I am not an avid reader of poetry. But I remembered some favorite poets like John Dunne and Robert Frost. What poetry inspires you? Poets often present us with images and I found something helped me think about God’s time and our time in a set of poems by T S Eliot called the four quartets. They were written just before and during the Second World War. The first, Burnt Norton, begins like this
“Time present and time past are both perhaps present in time future,
and time future contained in time past” and later
“Time past and time future
What might have been and what has been
Point to one end, which is always present.”
I am sure that others have a better sense of the meaning of this poem. I hear it saying that we are made up of all the things that have happened throughout our lives. Humanity is made up of all things that have happened before us. History is present today in our lives. Later in the poem, Eliot speaks of a garden which has fallen into decay. Yet in the midst of the garden are the memories of better times. If we have fallen into decay in our lives, then Advent is a good time to remember what we were like earlier and remember that our former self is still inside of us. I believe that God works in us throughout our lives. We may just not feel it or see it. God is waiting for the chance to work magic in our souls again if we will only let God in.
When we listen to Scripture we hear of God’s marvelous work. “Comfort, O comfort, my people”. Yes, God will give us comfort. For the Jewish people of Isaiah’s time, comfort was release from the bondage of sin and the bondage of exile. It was a comfort that could only come to them when God brought them home once again. Home is a special place for all of us. “Speak tenderly to Jerusalem, and cry to her that her penalty is paid”. God forgave their sins. For the Jewish people, sin is both a communal act and a personal act. God forgave the sins of those who had come before and those who had sinned now. We have forgiveness from God as well.“Every valley shall be lifted up, and every mountain and hill be made low;the uneven ground shall become level, and the rough places a plain.” God has the power to change the world. God made the lives of the Israelites better and as they returned from exile in Babylon, they were so ecstatic in their freedom, a gift from God, that their trip back to Jerusalem was easy, joyful.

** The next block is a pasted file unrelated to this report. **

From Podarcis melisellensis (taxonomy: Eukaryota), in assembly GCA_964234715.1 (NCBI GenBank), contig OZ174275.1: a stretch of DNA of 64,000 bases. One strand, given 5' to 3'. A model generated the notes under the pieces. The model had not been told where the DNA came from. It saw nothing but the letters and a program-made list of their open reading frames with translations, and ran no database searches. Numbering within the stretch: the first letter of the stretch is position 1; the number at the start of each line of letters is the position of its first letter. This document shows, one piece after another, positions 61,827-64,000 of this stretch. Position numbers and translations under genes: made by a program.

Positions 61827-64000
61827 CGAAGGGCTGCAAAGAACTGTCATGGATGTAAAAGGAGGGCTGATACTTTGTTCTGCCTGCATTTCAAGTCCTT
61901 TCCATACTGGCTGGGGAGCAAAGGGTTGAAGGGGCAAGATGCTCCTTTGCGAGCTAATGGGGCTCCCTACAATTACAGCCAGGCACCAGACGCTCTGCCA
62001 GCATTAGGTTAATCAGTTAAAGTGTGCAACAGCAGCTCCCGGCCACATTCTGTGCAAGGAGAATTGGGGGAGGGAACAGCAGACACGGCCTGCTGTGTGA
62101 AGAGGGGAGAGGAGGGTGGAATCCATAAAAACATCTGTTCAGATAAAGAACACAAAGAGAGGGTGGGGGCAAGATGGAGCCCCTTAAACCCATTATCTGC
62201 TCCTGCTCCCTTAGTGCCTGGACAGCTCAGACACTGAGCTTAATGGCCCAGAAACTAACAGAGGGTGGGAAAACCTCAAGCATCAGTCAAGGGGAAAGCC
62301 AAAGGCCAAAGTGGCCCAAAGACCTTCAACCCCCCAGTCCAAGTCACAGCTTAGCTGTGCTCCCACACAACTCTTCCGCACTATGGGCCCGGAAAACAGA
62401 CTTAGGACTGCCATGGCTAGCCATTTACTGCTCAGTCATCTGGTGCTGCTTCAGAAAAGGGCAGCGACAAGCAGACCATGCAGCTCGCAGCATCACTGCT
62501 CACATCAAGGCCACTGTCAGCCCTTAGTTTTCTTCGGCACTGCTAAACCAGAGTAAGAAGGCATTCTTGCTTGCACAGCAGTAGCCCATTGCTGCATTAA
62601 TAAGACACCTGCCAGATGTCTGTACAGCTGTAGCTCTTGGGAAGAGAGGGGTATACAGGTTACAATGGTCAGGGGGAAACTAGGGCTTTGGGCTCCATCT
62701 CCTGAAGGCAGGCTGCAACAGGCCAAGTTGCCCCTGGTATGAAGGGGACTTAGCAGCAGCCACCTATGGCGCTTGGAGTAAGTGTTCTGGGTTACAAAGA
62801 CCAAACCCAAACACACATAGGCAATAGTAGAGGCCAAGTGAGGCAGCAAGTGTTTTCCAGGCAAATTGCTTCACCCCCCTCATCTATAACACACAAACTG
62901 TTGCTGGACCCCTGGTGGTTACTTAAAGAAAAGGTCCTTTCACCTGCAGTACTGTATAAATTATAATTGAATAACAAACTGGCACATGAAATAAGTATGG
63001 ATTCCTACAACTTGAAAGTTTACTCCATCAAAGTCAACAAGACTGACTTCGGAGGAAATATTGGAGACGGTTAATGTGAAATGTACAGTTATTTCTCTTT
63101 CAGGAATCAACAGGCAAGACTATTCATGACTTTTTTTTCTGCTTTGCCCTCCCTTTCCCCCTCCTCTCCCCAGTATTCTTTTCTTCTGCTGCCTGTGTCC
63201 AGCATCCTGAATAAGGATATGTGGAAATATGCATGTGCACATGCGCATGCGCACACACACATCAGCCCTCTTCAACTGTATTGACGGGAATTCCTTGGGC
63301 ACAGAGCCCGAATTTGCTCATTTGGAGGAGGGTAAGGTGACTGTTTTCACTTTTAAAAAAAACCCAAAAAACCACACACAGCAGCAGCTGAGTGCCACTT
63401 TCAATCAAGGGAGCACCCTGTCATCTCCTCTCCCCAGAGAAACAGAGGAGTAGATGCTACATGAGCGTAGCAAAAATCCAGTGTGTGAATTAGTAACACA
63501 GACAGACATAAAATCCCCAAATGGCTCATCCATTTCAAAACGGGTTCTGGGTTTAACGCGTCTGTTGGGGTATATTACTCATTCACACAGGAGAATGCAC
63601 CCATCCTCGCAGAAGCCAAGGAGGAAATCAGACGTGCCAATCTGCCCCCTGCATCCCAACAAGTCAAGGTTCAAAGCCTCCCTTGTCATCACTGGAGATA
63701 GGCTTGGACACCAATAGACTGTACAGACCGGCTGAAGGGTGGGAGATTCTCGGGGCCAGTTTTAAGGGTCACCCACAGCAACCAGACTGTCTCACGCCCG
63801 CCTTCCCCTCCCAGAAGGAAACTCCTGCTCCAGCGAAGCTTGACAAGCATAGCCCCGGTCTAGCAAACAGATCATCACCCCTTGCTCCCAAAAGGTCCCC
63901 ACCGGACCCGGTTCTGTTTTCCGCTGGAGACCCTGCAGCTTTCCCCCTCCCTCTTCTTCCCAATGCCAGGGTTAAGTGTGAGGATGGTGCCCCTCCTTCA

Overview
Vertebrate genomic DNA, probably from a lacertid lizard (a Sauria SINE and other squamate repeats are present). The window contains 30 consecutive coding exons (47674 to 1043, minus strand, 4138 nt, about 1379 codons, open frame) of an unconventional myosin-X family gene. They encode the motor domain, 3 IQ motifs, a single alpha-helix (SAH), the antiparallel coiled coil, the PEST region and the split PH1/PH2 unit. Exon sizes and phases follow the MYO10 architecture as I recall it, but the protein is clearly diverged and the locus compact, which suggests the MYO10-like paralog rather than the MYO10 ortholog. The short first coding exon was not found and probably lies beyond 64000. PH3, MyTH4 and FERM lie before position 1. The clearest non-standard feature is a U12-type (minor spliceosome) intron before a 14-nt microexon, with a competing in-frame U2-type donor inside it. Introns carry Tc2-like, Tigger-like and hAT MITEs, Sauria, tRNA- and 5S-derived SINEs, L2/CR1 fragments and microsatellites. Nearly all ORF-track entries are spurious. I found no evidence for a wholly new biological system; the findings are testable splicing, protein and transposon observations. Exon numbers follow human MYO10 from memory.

The Psalm offers a special note of God’s power and grace given to us. “I will listen to what the Lord God is saying, for he is speaking peace to his faithful people.”
Today, we celebrate the second Sunday of Advent. We pray that God will give us a peace that is beyond measure. It is a peace that passes all understanding. It is a peace that we wish to hold in our hearts forever.
I often think about our lives as a journey. We journey through work and family and most especially in our faith. I don’t think anyone’s journey with God is constant, correct, perfect. We fall from the straight and narrow at various times along the way. This Advent, I hope that you will find some time to pause and reflect on your journey, where you have been and where you are now. The last of T S Eliot’s four quartets is called Little Gidding which was the site of a 17th century Anglican monastery. This quote comes from Sparknotes. “The poem (Little Gidding) considers those who have come to the monastery, who come only ‘to kneel / Where prayer has been valid.’ It is here that man can encounter the ‘intersection of the timeless’ with the present moment, often by heeding the words of the dead, whose speech is given a vitality by a burning fire.”
Is it possible that you might hear the voice of God’s truth in that place where prayer is valid, in a person that inspires you, perhaps even a prophet like John the Baptist, calling from the desert. May you find the timeless truth of God in your reflection. May you let God till your soil until God finds the fruitful soul beneath. And when that happens, I believe that you will know God’s peace. Amen.